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Social Security’s War on Families

A Current Crisis and a Coming Disaster

The war in Iraq has left many casualties; Social Security reform is one of them.  For so long, Democrats surrounded the issue with demagoguery.  And now that the Democrats control Capitol Hill, Republicans seem unwilling to acknowledge, let alone confront, Social Security’s impending financial collapse.

And yet the need to confront the problem has never been greater.  The coming retirement of roughly 78 million baby boomers threatens to wreck the U.S. Treasury and, perhaps, the economy.  Social Security spent $461 billion last year, which made it the largest domestic outlay and a rival of the military budget for biggest federal expense overall.  Despite the efforts of the would-be empire builders, who would like to devote the entire U.S. economy to the military, outlays for Social Security will eventually exceed defense spending.  (At $406 billion last year, Medicare is gaining even faster and will soon outpace both the military and Social Security.)  And Social Security is weakening more than the U.S. economy; it also undermines personal and family responsibility, encouraging early retirement and shifting the duty to care for the elderly to the government.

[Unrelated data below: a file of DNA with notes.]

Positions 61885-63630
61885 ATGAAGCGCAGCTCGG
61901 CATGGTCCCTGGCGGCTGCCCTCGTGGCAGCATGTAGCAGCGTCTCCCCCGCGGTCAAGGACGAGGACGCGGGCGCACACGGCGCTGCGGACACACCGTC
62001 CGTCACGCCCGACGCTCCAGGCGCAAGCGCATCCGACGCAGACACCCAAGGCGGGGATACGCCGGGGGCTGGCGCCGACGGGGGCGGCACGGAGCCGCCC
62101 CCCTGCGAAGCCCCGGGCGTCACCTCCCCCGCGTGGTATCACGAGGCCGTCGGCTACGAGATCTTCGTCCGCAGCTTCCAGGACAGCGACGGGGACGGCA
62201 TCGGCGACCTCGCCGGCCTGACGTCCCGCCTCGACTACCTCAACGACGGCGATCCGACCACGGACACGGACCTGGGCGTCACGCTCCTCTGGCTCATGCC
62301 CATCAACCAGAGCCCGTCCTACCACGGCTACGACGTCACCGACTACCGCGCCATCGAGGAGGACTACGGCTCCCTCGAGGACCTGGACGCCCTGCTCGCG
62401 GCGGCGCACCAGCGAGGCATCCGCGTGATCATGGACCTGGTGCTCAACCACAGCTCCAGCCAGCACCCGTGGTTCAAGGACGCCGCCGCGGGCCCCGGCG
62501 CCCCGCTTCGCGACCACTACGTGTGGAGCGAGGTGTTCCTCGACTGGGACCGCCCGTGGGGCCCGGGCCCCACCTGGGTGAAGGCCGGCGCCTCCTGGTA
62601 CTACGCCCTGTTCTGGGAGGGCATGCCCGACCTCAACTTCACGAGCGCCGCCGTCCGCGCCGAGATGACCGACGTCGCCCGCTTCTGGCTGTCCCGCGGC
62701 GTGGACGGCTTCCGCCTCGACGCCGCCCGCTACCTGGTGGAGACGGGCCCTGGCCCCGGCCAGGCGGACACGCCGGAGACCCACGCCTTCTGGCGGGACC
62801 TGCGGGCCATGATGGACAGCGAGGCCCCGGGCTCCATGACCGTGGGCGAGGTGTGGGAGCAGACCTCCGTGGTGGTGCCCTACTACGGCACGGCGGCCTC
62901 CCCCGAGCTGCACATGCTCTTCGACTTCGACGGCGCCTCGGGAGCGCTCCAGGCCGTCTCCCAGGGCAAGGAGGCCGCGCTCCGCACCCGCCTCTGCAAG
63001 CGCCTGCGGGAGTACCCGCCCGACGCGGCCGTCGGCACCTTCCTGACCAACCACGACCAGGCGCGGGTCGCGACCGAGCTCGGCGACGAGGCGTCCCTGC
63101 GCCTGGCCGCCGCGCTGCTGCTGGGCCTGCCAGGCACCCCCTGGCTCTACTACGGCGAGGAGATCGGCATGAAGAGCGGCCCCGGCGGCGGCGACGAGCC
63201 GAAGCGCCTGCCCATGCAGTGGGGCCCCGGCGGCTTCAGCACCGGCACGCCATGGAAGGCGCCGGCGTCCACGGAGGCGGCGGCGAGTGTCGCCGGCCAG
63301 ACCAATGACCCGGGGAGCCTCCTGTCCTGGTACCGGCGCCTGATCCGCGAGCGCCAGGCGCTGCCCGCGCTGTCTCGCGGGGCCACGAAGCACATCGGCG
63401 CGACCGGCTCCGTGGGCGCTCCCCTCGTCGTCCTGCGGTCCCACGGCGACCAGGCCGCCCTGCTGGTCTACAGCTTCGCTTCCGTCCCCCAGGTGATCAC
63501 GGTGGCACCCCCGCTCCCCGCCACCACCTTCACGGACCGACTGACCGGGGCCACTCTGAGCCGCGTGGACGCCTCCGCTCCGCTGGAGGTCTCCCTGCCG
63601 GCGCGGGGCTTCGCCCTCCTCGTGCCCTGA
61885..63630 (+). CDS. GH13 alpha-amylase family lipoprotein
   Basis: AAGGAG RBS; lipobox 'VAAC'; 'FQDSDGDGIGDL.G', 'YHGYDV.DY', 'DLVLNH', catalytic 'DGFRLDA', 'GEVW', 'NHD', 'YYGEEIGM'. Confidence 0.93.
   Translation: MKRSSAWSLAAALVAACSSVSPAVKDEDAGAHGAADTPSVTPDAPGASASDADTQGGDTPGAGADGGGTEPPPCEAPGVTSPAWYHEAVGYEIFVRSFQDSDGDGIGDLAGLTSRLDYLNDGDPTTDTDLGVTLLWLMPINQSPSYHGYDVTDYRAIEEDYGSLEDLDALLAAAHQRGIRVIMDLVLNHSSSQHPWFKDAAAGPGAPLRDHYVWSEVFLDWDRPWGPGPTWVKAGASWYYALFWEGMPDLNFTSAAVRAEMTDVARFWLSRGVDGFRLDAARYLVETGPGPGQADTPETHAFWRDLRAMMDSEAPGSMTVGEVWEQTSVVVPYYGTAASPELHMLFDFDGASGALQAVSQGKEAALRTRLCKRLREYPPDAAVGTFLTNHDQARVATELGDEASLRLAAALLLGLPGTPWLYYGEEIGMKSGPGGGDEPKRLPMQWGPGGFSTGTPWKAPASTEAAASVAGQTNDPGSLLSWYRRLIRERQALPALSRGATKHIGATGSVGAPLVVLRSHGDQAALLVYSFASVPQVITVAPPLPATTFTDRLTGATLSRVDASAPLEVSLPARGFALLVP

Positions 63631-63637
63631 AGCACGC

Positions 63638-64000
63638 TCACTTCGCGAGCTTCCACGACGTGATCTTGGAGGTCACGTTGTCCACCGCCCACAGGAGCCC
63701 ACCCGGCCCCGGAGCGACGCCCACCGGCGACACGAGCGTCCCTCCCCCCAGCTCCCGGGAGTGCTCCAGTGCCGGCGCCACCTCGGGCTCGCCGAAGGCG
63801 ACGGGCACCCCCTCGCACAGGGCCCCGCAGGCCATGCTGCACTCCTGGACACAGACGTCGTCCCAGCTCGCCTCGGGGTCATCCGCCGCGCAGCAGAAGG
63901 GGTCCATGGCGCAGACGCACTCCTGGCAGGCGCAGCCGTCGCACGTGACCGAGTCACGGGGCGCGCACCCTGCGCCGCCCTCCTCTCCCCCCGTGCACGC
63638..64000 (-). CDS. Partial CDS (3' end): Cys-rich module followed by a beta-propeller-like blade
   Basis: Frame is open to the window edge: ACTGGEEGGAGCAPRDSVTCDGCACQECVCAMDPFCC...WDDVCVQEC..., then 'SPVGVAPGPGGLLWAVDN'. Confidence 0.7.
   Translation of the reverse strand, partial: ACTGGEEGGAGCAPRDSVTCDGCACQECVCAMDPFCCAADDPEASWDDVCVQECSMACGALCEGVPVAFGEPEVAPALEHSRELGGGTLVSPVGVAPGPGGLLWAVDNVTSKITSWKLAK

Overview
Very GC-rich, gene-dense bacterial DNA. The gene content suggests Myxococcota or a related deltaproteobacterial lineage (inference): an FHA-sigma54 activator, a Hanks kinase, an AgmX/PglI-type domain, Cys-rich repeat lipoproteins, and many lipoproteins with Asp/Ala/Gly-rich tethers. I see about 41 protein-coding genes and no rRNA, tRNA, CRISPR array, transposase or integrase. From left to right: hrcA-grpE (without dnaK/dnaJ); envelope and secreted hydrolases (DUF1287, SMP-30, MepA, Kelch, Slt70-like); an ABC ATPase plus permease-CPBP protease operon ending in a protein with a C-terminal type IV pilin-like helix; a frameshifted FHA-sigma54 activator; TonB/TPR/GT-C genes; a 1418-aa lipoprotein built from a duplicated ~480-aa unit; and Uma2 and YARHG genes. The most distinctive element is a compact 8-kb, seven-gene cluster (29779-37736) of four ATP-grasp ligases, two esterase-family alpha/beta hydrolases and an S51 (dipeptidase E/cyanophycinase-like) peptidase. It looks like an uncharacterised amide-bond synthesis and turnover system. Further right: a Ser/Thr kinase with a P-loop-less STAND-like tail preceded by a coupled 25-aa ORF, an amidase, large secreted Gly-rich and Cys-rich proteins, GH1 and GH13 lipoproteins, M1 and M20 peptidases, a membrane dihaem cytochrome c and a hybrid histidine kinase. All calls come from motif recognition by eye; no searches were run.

Social Security is built upon a lie.  The system purports to maintain a trust fund, with “assets” of two trillion dollars in net present-value terms, which is supposed to cover benefits from 2017, when program...

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